Mini Split Watt Usage – Explained For Reducing Energy Bills

Josh Mitchell

Written By

Josh Mitchell

Expert Reviewed By

Holly Curell

Last Updated On

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Key Takeaways

  • Mini Splits can use anywhere between 500W - 2000W of power. The average consumption is between 800W-1500W.
  • Wattage consumption depends upon the BTU rating, climate conditions, outdoor temperature, SEER rating, and how often you clean your unit.
  • You can find the wattage from the AC's spec sheet or by using simple formulas.

The first step in lowering electricity bills is knowing how much energy your appliances use.

Heating and cooling systems can use lots of power, but understanding your HVAC systems can save you a fortune.

In this guide, I'll answer the question, 'How many watts does a mini split use?' and show you how to find the most cost-effective indoor units for your home.

How Much Electricity Does a Mini Split Air Conditioner Use?

The average mini split will draw 800-1500 watts of electricity, but it can be anywhere from 500-2000 watts.[1]

Some efficient single-zone mini-splits are 500-1000 watts, while multizone mini-splits (with several indoor air handlers) can be 1500-2000 watts.

You can install mini splits with one or more air handlers, depending on how much cooling you need.

Each mini-split indoor unit will typically draw 500-1000 watts, so if you add more, electricity usage will rise.

Each mini-split system will have a different electricity consumption depending on many factors (more on this further down).

Still, there are two key differentials in how much energy they use:

  • Output (in BTUs)
    If your mini-split has a higher cooling capacity (BTU rating) and the heat pumps can provide cool air over a larger area, it will typically use more electricity.
  • Energy Efficiency
    if you have an energy-efficient ductless mini split system, it will limit how much energy it draws. Generally, the more modern the indoor/outdoor unit, the more efficient it will be.

TL;DR: Mini splits draw anywhere between 500-2000 watts of power. The exact amount depends upon its cooling capacity in BTU and its energy efficiency rating.

Finding The Exact Energy Consumption of Your Mini-split

Checking the specifications in the user manual is the best way to find the exact wattage of your mini-split.

You can also check the manufacturer's website.

You can work out roughly how much energy it will draw using the BTU and EER ratings. More on that in a minute.

TL;DR: You can use spec sheet to find wattage. If that is not available, you can use simple math formulas.

Mini Split vs Other Air Conditioning Systems

Ductless mini-splits are more efficient than most other residential AC systems. They offer great coverage with minimal energy draw.

I recommend modern mini splits for homeowners who want to keep their electricity bills down.

Here is how the power draw compares to other popular systems:

  • Central air conditioning systems - 3,500 - 6,000 Watts:
    Central air conditioning units are effective across a large home but can be inefficient and require more watts. The long ductwork connected to the central air conditioner can account for a 20-30% loss in cooling efficiency, leading to greater electricity consumption.[2]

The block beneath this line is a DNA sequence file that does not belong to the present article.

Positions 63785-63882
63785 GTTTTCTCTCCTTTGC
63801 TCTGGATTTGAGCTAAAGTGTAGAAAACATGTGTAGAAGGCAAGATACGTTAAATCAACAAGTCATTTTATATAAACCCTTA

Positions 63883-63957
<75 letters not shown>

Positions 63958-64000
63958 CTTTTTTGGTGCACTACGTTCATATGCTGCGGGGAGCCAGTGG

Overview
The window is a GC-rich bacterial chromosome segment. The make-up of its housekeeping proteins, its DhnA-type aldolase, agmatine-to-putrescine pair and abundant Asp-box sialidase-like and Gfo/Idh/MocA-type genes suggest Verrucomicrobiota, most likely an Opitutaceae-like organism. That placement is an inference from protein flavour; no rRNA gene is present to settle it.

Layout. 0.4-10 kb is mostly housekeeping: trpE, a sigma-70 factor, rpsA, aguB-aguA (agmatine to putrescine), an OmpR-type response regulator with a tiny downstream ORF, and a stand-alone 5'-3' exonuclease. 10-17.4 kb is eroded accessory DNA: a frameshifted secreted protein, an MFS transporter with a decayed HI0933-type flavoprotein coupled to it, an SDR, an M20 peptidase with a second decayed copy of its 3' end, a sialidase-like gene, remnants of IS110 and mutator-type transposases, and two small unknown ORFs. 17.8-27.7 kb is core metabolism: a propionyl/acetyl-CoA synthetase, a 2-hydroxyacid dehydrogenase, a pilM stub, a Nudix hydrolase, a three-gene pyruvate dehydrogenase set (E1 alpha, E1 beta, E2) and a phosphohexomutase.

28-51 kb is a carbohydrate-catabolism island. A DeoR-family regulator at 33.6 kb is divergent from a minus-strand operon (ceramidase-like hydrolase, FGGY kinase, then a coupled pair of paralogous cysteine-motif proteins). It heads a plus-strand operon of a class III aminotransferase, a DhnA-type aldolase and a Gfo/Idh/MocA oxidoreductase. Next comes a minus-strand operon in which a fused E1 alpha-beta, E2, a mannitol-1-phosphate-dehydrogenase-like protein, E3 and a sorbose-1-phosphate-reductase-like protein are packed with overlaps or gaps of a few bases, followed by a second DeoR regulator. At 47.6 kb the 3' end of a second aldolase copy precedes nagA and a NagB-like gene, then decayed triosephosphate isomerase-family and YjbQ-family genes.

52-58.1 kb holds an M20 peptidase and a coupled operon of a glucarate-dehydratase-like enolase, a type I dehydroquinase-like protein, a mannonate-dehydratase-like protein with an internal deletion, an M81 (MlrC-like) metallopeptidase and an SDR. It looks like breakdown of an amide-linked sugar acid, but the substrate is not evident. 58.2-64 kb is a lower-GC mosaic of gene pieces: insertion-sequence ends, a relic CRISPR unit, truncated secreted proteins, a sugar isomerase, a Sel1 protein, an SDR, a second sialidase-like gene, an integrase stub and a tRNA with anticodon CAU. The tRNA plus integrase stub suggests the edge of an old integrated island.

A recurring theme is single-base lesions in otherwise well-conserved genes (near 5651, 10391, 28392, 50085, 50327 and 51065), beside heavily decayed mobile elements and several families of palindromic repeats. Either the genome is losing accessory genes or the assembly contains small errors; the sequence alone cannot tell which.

I recommend using a ductless mini-split system rather than a central air system if you need multizone cooling.

  • Window air conditioner - 700-1,500 watts:
    Window air conditioners draw about the same power as ductless mini-split heat pumps, but far less than central air conditioning systems. They can be useful in a single room but lack the coverage of mini split air conditioners.
  • Portable air conditioner - 1,000 - 1,600 watts:
    Portable air conditioners are typically smaller units designed to provide cool air in a small space. They draw less than some ductless mini-split systems but generally have a limited coverage area and provide less cooling.

Mini Split BTU


US Average per kWh

Cost Per Hour


1,758 W


Costs $0.23 per hour


2,344 W


Costs$0.30 per hour


2,930 W


Costs $0.31 per hour


3,516 W


Costs $0.46 per hour


4,102 W


Costs $0.53 per hour


5,725 W


Costs $0.74 per hour


6,154 W


Costs $0.80 per hour


6,740 W


Costs $0.88 per hour


7,033 W


Costs $0.91 per hour

TL;DR: Mini Splits are often considered more energy efficient and consume less power as compared to other types of ACs.

What is EER / SEER Rating and How Does It Affect Power Consumption?

EER (energy efficiency ratio) and SEER (seasonal efficiency ratio) are a measure of how mini-split air conditioners convert electric power (Watts) into cooling power (BTUs).[3]

EER or SEER ratings range from 8 to 30, but most residential mini-splits are between 14 and 22.

The higher the number, the more efficient your mini-split is. I never install equipment with a rating below 12.

Useful Tip:

The higher the EER or SEER, the lower your electricity usage and bills.

If you know your BTUs and wattage, you can calculate your EER using this equation:

BTUs per hour/watts needed per hour

If your mini split system produces 18000 BTU and uses 1000 Watts, the EER rating is 18 (18,000/1000).

Modern mini-split systems clearly show the EER and SEER ratings, so you don't have to work it out for yourself.

You will pay more for higher EER-rated mini-split systems because they typically use higher quality components that improve efficiency (usually the inverter compressor and heat exchanger).

However, the lower running costs can provide significant savings in the long run (especially in Summer when your mini-split use rises).

TL;DR: Look for Mini Splits with the highest EER or SEER to reduce running costs. However, the more energy efficient a unit is, the higher would be its upfront cost.

How to Calculate Your Mini Split AC’s Wattage Using EER

You can calculate the wattage of mini split air conditioners using the Energy Efficiency Ratio and British Thermal Units (BTUs).

The BTUs are the cooling capacity of your mini split per hour.[4]